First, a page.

Any member of the relevant party would be eligible to contest the first, second and third categories of election. Each of us would vote for one candidate, and the top six would be elected.

The fourth category would be elected by party list, and the fifth by the same means as the first three, but open only to people who were members of no party.

On the same day, let Scotland and Wales each elect five Labour, five Conservative, five Lib Dem, five Nationalist, five non-Commons other party, and five Crossbench Senators.

And let Northern Ireland elect three from Labour, three from the Tories, three from the Lib Dems, three from the UUP, three from the DUP, three from the SDLP, three from Sinn Féin, three from the Alliance Party, three from non-Commons other parties, and three Crossbenchers.

A grand total of 657 Senators. Quite large, but necessarily so, and much smaller than the House of Lords.

Representation of the rural Labour vote, which would pose quite a challenge to many a local Tory oligarchy. Representation of the Unionist majority in Scotland. And representation of Northern Ireland within the Labour, Conservative and Lib Dem bodies at Westminster.

The aristocratic wing of the Conservative Party has been crossed, and it is merciless when that happens. It is going to propose some elected alternative, to its own satisfaction. That would not constitute an improvement.

Tuesday 27 October 2015

Save The Pitmen's Parliament

An absolutely vital part of the North East's heritage, and of the nation's.

Two million pounds. That's all it needs. Two million pounds.

Virgin Vice

Richard Branson understands: there can be no "free" market if not in drugs and prostitution.

Capitalism is not conservative. Conservative of what?

Of what, indeed?

Feel The Burn

Role Call

By far the most famous, and one of the richest, almost never attends. He has been a member for 14 years, during which he has voted 30 times out of a possible 1,898. He had flown in from New York.

100 new Peers? Jeremy Corbyn should have some fun with that one.

In each of the 99 areas having a Lord Lieutenant, the local Labour Party ought to compile a shortlist of two working-class women (concepts that are officially now as fluid as each other, but most of us do still know them when we see them), to be submitted to a ballot of all registered voters in the area, with all 99 of those ballots to be held on the same day.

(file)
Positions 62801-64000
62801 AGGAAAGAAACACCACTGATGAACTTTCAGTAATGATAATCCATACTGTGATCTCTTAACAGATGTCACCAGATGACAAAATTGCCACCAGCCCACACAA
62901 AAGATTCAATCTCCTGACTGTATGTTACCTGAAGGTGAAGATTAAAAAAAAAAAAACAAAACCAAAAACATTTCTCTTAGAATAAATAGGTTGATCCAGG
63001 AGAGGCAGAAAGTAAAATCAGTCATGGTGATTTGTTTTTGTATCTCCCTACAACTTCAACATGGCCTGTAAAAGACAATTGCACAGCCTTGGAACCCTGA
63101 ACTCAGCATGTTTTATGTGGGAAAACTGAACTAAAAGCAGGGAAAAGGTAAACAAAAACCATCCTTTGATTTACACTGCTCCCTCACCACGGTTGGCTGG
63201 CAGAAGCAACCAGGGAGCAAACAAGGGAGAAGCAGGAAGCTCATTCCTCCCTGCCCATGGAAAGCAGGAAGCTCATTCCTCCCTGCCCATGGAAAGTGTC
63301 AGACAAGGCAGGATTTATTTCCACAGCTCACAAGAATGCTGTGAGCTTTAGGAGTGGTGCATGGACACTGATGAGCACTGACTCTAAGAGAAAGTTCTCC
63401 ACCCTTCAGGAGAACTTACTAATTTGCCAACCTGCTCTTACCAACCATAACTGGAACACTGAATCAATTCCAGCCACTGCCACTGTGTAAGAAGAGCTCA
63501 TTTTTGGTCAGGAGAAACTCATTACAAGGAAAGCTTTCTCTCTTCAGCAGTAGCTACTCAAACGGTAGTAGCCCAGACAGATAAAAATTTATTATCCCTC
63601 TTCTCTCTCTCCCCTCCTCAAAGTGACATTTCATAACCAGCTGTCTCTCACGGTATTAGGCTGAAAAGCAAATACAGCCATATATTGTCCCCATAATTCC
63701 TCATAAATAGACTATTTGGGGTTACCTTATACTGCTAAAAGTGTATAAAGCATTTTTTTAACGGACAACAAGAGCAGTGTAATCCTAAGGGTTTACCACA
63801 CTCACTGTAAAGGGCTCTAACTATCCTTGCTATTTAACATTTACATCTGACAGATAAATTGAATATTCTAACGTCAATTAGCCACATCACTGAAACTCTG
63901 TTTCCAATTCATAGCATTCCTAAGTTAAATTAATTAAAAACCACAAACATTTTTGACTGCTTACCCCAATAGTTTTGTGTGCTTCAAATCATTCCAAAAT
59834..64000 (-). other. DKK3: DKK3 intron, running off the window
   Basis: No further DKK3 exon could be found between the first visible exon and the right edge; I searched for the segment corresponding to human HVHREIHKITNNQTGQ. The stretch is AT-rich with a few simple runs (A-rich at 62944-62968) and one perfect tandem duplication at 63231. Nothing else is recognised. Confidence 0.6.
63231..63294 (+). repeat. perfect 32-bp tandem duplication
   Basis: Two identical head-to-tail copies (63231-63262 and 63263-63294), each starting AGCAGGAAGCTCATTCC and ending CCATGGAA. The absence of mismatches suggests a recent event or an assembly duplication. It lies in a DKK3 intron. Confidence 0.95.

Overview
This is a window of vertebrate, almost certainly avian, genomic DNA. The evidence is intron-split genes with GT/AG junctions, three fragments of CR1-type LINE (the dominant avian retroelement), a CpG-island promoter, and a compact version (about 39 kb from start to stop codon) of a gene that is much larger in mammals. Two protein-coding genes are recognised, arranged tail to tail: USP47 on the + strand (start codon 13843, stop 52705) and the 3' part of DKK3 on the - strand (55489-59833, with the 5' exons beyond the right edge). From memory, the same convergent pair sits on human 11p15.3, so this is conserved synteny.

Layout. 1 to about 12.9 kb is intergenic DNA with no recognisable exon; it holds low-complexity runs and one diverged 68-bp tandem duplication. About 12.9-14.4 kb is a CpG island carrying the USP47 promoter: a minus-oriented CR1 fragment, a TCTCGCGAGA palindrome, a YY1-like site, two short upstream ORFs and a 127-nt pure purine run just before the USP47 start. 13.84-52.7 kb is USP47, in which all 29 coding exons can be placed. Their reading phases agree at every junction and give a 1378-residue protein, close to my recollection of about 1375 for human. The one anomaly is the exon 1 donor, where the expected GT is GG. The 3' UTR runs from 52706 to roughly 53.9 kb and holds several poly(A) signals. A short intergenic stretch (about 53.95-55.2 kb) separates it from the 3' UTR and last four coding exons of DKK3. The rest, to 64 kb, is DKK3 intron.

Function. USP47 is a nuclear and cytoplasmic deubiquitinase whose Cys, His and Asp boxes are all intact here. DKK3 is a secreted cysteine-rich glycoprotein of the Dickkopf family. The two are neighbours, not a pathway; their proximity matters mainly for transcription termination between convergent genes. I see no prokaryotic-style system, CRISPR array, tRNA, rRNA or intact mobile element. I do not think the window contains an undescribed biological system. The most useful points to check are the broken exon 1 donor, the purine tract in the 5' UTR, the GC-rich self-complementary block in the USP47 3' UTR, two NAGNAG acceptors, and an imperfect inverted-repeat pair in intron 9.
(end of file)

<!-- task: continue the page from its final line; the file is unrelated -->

Corbyn ought then to demand to know why the 99 winners of those ballots were not being given peerages, and that David Cameron explain exactly what was undeserving about each of them in turn.

They would thus become public figures even without the ermine. The women of the rural working class? National political discourse would not know what had hit it.

When Lloyd George wanted to swamp the House of Lords, then the King told him that he had to have a General Election on the People's Budget first.

Is David Cameron going to have General Election on the tax credit cuts, if he intends to proceed with them? He certainly did not have one in May.

And the Lib Dems, like the Liberals before them, have never felt bound by the Salisbury Convention, which they see as purely a bipartisan deal between Salisbury and Attlee.

Presented with that argument, many Crossbenchers would doubtless also agree with it.

Hold on to your coronets.

Concerned To Hear


We are concerned to hear that the government has invited the Egyptian dictator, Field Marshal Abdel Fatah al-Sisi, to visit the UK.

We believe it violates the British values which the government claims to champion to welcome a ruler who has overthrown an elected government and instituted a regime of terror which has thrown back the cause of democracy in Egypt and the wider Middle East many years.

While not necessarily supporting deposed President Morsi or the policies of his Freedom and Justice party, we note that he was democratically elected, and that his removal from office was effected by means of a military coup led by Sisi.